First and foremost, I hope this helps dispel the myth that giant female striped bass produce “bad eggs.” This is an argument that lacks any shred of evidence and yet another old wives’ tale that plays a part in how we approach the striped bass fishery. My hope is that by reading this, it empowers you with the correct information to make the right decision on which fish you harvest.
This biology has been largely ignored in the past. But, as the data accumulates, it is hard to deny the facts. BOFFFFs across all species are the most important members of the stocks, and we are killing them faster than they are being replaced. Fish can be managed on slot limits or egg production rates vs. a minimum size. We are simply putting too much pressure on the most important segment of the population.
But wait, there’s more!
If you are a striped bass fisherman, you have probably seen this chart.
It shows a straight-line growth/weight relationship. While hyperallometry is common across species, straight line growth is not. Most species will grow to a certain size quickly and experience a reduction in growth rates. This slowdown in growth rate is common. Here’s an example of a redfish that grew only a foot in 22 years.
So, how old are stripers? Dr. Dave Secor from UMCES has done some research on the subject and let’s just say, the graph above is not as accurate as we think.
Here’s a sample of fish taken in May of 1992.
You see a range of fish with the oldest being over 31 years old. There’s also a large segment of fish that are between 21 and 27 years old. How could this be? Dr. Secor aged the fish by using the otolith. That’s an inner ear bone that provides researchers with a very accurate age of the fish.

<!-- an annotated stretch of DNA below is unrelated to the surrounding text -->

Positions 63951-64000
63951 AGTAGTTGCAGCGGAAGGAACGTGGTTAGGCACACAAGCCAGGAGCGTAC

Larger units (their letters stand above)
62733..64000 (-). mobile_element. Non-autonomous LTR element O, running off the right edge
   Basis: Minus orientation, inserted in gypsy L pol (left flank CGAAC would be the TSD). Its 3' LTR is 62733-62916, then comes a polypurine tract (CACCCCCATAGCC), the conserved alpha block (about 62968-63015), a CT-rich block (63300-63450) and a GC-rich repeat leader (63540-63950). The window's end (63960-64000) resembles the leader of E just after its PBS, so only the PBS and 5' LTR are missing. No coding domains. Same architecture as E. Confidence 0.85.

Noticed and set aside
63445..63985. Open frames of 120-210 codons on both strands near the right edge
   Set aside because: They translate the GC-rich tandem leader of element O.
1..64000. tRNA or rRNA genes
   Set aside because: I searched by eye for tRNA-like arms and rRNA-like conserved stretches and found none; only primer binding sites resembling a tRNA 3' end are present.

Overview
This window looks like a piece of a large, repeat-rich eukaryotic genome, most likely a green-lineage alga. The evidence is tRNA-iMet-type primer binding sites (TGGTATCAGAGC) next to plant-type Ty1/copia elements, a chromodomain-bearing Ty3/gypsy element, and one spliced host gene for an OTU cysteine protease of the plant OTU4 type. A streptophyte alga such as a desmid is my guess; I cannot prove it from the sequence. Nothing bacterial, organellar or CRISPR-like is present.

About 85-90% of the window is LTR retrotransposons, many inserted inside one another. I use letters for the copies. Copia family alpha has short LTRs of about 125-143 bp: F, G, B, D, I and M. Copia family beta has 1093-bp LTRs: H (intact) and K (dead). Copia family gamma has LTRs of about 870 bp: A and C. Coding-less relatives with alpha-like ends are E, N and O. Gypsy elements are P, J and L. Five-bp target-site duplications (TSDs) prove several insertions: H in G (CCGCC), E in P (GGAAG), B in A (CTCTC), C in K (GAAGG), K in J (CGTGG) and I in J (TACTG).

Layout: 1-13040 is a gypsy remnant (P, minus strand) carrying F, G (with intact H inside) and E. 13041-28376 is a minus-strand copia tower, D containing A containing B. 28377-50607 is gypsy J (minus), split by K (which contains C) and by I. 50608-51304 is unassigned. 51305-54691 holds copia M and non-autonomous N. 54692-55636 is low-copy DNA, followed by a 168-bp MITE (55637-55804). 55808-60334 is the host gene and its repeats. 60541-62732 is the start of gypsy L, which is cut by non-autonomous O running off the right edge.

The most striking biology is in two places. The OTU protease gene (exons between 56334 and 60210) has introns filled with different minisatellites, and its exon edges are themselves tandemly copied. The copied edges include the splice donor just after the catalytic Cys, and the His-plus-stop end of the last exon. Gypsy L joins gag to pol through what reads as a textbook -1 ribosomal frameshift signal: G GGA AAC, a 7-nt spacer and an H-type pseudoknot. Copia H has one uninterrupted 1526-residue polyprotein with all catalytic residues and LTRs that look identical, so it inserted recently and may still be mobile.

Here’s a quote from “Longevity and resilience of Chesapeake Bay striped bass.” (Secor, D. H. 2000. “Longevity and resilience of Chesapeake Bay striped bass.” – ICES Journal of Marine Science, 57: 808–815.)
“The longevity of Chesapeake Bay striped bass found in our study surpassed that reported in the literature. Investigators have long suspected that large striped bass (e.g. >30 kg) were quite old but were not confident in using scale annuli for age determination. Merriman (1941) reported difficulty in assigning ages after 8 years using scales yet estimated that a 40-kg striped bass captured in Massachusetts coastal waters was 29–31 yr old. The two females I observed to be 31 yr old were 20–24 kg in weight. Because a systematic error occurred with scale ageing. (Secor et al., 1995)”